# How can I calculate GPS satellite's Latitude and Longitude if I have the elevation, the azimuth, the XYZ coordinates of the ground station

How can I calculate a GPS satellite's latitude and longitude if the elevation, the azimuth, and the XYZ coordinates of the ground GPS station are provided?

I have tried these questions:

but the answers are not consistent.

I would need a reference if it is available.

• As mentioned 8n the answer below, you need at least one more piece of information, like the distance to then satellite. If you don't want to guess, you can use three observations to compute the orbit, and get the distance from that. Dec 5, 2023 at 23:22

I have also been looking for how to perform this calculation for a few days. I think I found a solution that works, courtesy of EASA but copying here in case of link rot.

Inputs

• Observer latitude, $$\phi_o$$, (instead of XYZ coordinates you mentioned, which I guess was ECEF?)
• Observer longitude, $$\lambda_o$$
• Elevation angle, $$\theta$$
• Azimuth angle, $$\alpha$$
• Satellite altitude, $$h$$, you didn't mention needing this, but could assume about 20,000 km since GPS satellites are in MEO.

Some assumptions

• Spherical Earth with radius of 6371 km
• Negligible atmospheric effects
• Observer is on the surface

Outputs

• Latitude, $$\phi_s$$, and longitude, $$\lambda_s$$, below satellite

Input angles, including latitude and longitude should be in radians depending on software you use. Then perform these calculations:

1. $$\Psi = \frac{\pi}{2} - \theta - asin\left(\left(\frac{6371}{6371 + h}\right)cos\,\theta\right)$$
2. $$\phi_s = asin(sin\,\phi_o*cos\,\Psi + cos\,\phi_o*sin\,\Psi*cos\,\alpha)$$

3a) If either latitude>70$$^\circ$$ and $$tan\,\Psi*cos(\alpha)>tan(\frac{\pi}{2}-\phi_o)$$ or latitude<-70$$^\circ$$ and $$tan\,\Psi*cos(\alpha+\pi)>tan(\frac{\pi}{2}+\phi_o)$$:

$$\lambda_s = \lambda_o + \pi + asin(\frac{sin\,\Psi*sin\,\alpha}{cos\,\phi_s})$$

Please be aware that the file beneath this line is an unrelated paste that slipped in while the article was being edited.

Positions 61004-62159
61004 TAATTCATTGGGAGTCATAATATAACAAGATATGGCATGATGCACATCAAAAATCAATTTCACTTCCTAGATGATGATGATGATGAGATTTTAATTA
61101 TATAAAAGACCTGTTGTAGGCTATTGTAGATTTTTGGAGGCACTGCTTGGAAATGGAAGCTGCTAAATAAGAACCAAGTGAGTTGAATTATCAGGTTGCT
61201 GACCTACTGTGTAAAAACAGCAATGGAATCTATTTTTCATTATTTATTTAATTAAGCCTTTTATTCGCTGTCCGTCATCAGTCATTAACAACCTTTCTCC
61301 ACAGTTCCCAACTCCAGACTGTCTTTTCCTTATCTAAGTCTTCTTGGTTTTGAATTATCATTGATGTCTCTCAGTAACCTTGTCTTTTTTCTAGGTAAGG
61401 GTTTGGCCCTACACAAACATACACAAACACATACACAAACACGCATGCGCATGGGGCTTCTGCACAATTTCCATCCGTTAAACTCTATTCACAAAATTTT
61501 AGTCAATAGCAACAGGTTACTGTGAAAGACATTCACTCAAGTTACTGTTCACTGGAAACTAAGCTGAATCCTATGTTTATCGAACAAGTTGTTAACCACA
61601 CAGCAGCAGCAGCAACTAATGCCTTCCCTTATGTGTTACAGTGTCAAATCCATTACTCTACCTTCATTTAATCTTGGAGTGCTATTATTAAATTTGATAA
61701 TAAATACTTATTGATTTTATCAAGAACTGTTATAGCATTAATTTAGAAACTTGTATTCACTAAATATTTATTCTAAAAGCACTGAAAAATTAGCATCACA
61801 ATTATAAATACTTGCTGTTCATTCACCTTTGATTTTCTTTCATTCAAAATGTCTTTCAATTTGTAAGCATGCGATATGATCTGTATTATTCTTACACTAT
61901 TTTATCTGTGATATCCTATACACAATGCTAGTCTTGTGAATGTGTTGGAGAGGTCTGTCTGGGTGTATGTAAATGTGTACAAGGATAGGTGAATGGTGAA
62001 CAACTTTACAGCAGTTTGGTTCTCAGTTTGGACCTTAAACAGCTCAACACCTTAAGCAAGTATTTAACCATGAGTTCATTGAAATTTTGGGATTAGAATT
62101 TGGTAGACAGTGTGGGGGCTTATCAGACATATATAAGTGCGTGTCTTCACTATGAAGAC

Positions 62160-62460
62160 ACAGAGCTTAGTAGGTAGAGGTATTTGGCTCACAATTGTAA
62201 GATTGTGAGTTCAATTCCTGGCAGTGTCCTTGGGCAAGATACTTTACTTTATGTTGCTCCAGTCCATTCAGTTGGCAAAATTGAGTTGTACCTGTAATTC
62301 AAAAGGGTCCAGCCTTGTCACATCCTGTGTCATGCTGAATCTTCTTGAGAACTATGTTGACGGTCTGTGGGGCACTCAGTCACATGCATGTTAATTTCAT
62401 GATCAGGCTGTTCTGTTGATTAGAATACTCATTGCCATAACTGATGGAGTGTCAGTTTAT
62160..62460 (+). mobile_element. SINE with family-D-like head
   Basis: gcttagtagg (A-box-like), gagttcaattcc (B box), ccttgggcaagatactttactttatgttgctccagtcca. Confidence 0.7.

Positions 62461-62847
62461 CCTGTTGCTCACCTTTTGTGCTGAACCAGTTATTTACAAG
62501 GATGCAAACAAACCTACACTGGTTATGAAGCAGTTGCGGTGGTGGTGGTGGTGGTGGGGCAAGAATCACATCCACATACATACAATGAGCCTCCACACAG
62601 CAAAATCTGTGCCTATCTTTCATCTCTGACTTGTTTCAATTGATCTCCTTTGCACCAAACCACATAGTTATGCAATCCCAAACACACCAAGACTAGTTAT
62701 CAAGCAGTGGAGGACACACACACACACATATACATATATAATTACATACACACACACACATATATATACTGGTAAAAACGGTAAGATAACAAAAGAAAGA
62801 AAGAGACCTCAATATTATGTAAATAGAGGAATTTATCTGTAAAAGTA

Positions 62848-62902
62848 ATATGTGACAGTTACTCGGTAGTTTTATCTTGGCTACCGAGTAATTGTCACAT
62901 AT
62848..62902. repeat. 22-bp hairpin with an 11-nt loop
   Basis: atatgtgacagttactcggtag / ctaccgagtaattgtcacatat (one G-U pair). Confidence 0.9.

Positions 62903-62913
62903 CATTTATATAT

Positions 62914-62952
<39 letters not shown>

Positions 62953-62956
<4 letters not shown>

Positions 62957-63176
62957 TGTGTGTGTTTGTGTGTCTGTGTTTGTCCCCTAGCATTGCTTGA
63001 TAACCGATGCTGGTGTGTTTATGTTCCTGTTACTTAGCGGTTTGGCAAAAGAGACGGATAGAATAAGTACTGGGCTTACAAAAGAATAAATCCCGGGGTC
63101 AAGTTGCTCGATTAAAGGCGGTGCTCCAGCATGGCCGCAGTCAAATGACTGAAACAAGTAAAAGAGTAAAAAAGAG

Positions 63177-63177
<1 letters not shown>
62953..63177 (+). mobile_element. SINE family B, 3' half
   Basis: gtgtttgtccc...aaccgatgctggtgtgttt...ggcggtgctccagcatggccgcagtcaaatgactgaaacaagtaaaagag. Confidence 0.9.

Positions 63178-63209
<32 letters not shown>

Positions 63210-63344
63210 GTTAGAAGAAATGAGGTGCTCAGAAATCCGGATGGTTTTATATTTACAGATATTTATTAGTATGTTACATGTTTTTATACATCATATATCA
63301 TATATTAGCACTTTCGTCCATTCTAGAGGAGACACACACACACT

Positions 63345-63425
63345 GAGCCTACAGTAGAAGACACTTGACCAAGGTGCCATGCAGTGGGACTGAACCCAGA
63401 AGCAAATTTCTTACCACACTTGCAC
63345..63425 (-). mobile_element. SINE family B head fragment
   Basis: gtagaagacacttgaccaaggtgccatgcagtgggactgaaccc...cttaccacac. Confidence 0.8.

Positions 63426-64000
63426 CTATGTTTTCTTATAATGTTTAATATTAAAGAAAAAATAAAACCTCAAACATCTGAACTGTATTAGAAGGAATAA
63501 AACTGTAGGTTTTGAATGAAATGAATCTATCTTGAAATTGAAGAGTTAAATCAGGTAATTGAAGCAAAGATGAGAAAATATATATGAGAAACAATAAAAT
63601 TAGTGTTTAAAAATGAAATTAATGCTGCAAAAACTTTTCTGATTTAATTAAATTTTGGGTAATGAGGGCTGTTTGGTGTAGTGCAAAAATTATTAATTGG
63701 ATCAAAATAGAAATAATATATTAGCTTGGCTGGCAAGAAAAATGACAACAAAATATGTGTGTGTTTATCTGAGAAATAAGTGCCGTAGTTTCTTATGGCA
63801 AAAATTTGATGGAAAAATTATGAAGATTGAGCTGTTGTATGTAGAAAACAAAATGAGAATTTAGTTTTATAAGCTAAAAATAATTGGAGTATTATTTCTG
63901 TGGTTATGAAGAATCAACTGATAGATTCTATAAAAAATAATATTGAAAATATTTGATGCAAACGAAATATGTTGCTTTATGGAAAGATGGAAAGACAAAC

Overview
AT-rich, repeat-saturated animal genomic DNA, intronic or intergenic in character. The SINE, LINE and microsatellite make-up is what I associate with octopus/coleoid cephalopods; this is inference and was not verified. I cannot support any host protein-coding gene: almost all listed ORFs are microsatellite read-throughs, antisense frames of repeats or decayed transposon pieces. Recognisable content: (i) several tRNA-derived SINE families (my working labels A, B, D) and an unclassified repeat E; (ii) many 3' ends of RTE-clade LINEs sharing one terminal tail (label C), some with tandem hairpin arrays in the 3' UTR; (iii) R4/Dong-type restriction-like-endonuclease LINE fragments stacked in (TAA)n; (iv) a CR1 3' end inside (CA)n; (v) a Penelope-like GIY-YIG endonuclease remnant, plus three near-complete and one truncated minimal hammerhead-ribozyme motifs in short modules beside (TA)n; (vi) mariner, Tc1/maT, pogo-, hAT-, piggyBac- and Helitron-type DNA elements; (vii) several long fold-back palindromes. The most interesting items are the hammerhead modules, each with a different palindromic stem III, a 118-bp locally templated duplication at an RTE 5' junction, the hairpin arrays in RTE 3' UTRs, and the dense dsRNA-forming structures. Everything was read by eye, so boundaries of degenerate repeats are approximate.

3b) Otherwise:

$$\lambda_s = \lambda_o + asin(\frac{sin\,\Psi*sin\,\alpha}{cos\,\phi_s})$$

Python Implementation

import numpy as np

def calculate_nadir(observer_lat, observer_lon, satellite_alt, elevation, azimuth):
# Constants

# Convert angles from degrees to radians

# Calculate intermediate angle
SSP_lat = np.arcsin(np.sin(observer_lat_rad) * np.cos(psi_alt) +

else:

return np.degrees(SSP_lat), np.degrees(SSP_lon)

# Example inputs
observer_latitude = 85  # Replace with your observer latitude
observer_longitude = -10  # Replace with your observer longitude
satellite_altitude = 20000  # Replace with the satellite orbital altitude in kilometers
elevation_angle = 80  # Replace with the elevation angle in degrees
azimuth_angle = -120  # Replace with the azimuth angle in degrees

# Calculate nadir latitude and longitude
satellite_altitude,
elevation_angle, azimuth_angle)

# (Optional) Check results using Skyfield API
import skyfield.api as sapi
earth_obj = planets['earth']
surface_loc = earth_obj + sapi.wgs84.latlon(observer_latitude* sapi.N, observer_longitude * sapi.E)

For the example above Skyfield calculates angles of 79.989604$$^\circ$$ and 240.001123$$^\circ$$ for the elevation and azimuth respectively. If greater accuracy is needed, it could be obtained by using the above as a first guess and then using a bisection type approach with Skyfield to get the matching latitude and longitude.